MINNEAPOLIS (WCCO) -- As you sit at home working remotely, e-learning or even playing your favorite online game, it may be hard to imagine why cyber criminals want to attack you.
But the answer is simple, and it's up to you to protect yourself, according to cyber security expert Ryan Cloutier.
"Your data is worth money," Cloutier said. "The average adult's data is worth $250 to $300 on the black market."
Hackers can get in through your phone, computer, smart devices, routers and even gaming systems.
"Basically, if it's on the internet and we're not doing the best job to secure it, that provides an opportunity for a bad guy to get in," Cloutier said.
An easy way to secure those devices is to make sure they're updated.
"Having devices that are not up to date is equal to leaving the windows and doors of your home open and then leaving," he said.
Everything from your devices to your mobile apps to software apps like browsers on your computer all need to be updated -- so do this regularly. Even your router needs to be updated. And if it's more than five years old, Cloutier recommends upgrading.
"All of these things are going to help you to be less likely to be a victim of cyber crime," he said.
Right now, scammers are posing as human resources professionals from your employer, the IRS, charitable organizations helping COVID-19 patients and people selling personal protective equipment.
"We've seen a huge increase, about a 6,000% increase in phishing in just the last few weeks, specifically around COVID," he said.
So it's critical to avoid click bait in your inbox. Never hand over information unless you know it's from a legitimate source.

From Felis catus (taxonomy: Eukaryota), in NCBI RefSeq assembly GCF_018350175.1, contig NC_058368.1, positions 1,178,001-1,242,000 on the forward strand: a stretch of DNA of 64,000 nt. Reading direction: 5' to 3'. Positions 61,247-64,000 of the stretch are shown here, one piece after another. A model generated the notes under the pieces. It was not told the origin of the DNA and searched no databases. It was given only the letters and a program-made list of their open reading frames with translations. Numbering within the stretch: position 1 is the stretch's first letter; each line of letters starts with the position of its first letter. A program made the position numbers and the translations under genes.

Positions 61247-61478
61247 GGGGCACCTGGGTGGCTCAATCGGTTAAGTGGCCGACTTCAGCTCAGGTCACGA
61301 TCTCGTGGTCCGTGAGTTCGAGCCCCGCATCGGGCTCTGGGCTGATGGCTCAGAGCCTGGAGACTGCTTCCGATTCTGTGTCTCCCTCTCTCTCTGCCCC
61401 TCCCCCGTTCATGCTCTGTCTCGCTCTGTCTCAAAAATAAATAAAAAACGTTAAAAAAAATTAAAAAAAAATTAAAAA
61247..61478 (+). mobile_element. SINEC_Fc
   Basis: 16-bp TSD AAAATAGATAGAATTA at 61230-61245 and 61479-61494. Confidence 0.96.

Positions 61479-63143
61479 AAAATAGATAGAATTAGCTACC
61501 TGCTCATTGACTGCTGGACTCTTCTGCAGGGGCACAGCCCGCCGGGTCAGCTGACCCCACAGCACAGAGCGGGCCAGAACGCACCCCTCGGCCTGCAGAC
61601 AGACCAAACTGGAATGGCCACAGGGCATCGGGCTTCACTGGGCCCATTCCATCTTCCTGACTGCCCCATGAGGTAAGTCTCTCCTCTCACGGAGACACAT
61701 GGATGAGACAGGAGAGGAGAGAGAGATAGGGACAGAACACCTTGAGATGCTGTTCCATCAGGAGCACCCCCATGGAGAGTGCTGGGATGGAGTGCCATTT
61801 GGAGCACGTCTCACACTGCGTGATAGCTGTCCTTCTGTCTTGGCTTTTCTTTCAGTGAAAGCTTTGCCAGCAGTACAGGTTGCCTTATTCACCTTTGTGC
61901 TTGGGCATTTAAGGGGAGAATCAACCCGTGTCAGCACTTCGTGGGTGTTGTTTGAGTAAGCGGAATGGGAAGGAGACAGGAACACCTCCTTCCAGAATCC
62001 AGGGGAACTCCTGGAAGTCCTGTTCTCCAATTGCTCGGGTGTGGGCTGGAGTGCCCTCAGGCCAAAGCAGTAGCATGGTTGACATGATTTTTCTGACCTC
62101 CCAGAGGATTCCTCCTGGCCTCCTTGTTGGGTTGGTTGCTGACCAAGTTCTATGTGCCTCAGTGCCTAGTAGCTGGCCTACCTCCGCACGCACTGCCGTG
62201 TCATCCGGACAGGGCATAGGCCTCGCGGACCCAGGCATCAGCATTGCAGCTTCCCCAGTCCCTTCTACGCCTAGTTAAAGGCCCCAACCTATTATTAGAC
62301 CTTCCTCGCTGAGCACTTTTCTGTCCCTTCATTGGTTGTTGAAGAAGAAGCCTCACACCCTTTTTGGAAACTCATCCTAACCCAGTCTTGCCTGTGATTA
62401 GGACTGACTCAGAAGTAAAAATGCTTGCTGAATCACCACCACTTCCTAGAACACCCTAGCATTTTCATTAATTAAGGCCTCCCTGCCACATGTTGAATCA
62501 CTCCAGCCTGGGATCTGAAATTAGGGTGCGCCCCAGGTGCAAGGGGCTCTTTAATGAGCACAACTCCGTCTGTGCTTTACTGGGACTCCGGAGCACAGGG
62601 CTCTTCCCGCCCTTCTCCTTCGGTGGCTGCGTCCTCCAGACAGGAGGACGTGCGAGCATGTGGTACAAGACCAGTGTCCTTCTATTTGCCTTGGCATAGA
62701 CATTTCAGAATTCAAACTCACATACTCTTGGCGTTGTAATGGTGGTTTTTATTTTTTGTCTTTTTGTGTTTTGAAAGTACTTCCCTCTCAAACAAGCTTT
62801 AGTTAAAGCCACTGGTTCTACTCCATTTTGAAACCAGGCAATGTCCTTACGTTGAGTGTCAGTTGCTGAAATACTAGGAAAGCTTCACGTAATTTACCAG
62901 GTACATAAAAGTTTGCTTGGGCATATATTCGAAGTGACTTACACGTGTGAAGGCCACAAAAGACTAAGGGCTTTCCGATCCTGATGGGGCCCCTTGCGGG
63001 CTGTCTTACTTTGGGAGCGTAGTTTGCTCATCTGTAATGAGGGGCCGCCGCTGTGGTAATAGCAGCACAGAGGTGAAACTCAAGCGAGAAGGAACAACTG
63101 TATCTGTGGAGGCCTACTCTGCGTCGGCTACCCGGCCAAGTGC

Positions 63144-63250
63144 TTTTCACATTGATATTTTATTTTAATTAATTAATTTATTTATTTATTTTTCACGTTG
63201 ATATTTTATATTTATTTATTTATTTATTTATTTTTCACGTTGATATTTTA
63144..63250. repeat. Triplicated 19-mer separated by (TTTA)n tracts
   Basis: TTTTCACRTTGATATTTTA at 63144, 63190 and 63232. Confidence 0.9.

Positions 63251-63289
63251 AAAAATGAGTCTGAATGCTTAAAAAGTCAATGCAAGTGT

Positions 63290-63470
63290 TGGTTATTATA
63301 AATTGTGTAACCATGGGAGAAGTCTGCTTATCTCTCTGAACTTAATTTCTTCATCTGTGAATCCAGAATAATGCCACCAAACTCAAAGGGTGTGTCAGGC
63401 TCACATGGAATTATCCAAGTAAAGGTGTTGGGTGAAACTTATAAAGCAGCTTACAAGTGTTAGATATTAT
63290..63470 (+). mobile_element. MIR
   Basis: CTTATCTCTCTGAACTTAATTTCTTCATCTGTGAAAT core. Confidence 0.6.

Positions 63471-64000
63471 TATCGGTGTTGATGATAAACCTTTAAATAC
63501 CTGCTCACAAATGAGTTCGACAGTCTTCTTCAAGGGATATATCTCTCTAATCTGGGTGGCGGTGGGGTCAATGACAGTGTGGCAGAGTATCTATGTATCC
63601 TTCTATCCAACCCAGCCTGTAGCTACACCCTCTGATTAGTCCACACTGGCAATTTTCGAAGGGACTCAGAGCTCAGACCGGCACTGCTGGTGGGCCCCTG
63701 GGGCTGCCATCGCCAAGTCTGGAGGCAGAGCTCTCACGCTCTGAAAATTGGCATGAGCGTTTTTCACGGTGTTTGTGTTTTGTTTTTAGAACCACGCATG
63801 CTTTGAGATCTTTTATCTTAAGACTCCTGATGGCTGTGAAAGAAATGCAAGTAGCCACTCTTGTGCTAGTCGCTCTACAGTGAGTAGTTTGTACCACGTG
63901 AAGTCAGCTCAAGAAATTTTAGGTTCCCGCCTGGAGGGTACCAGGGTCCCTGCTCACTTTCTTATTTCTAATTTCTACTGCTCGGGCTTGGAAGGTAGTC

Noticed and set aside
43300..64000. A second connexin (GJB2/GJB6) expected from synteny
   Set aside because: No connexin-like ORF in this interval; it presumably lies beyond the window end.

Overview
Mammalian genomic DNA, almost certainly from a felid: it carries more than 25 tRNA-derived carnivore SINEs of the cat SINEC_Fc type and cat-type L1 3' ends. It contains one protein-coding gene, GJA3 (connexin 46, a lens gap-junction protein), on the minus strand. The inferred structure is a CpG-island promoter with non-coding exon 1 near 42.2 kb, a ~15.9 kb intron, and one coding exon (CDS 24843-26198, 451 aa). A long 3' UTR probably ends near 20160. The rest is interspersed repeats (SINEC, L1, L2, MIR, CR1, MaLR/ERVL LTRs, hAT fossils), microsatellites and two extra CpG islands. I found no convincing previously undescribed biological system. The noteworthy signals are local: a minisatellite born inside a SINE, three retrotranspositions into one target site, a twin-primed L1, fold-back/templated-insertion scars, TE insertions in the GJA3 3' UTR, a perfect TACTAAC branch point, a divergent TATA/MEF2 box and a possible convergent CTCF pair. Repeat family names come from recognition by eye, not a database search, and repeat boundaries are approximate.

"The easiest trick is to read the email out loud and pretend that there's a human actually standing in front of you asking you for this," Cloutier said. "A lot of times that will cause us to pause."
Some schemes can look legit, so to be extra cautious.
"Don't click links that are in the email. Type those addresses into your browser," he said.
With so many devices on one network, Cloutier recommends setting up a second Wi-Fi login, or a guest network. Put your sensitive devices on one network and less sensitive devices on the other to outsmart bad actors.
"So if for example your gaming system was compromised by a bad guy, having it on the guest network makes it very difficult for them to then gain access to your work school or personal finance computer," he said.
Also, don't forget to keep an eye on your little ones.
"We do want to trust our children, but sometimes our children don't realize that they're not at a legit site, or they don't realize that the person they're talking to isn't a peer, but really an adult maybe with malicious intent," Cloutier said.
He also recommends setting up a password if you use video conferencing for work. Applications like Zoom and Teams are big targets right now.
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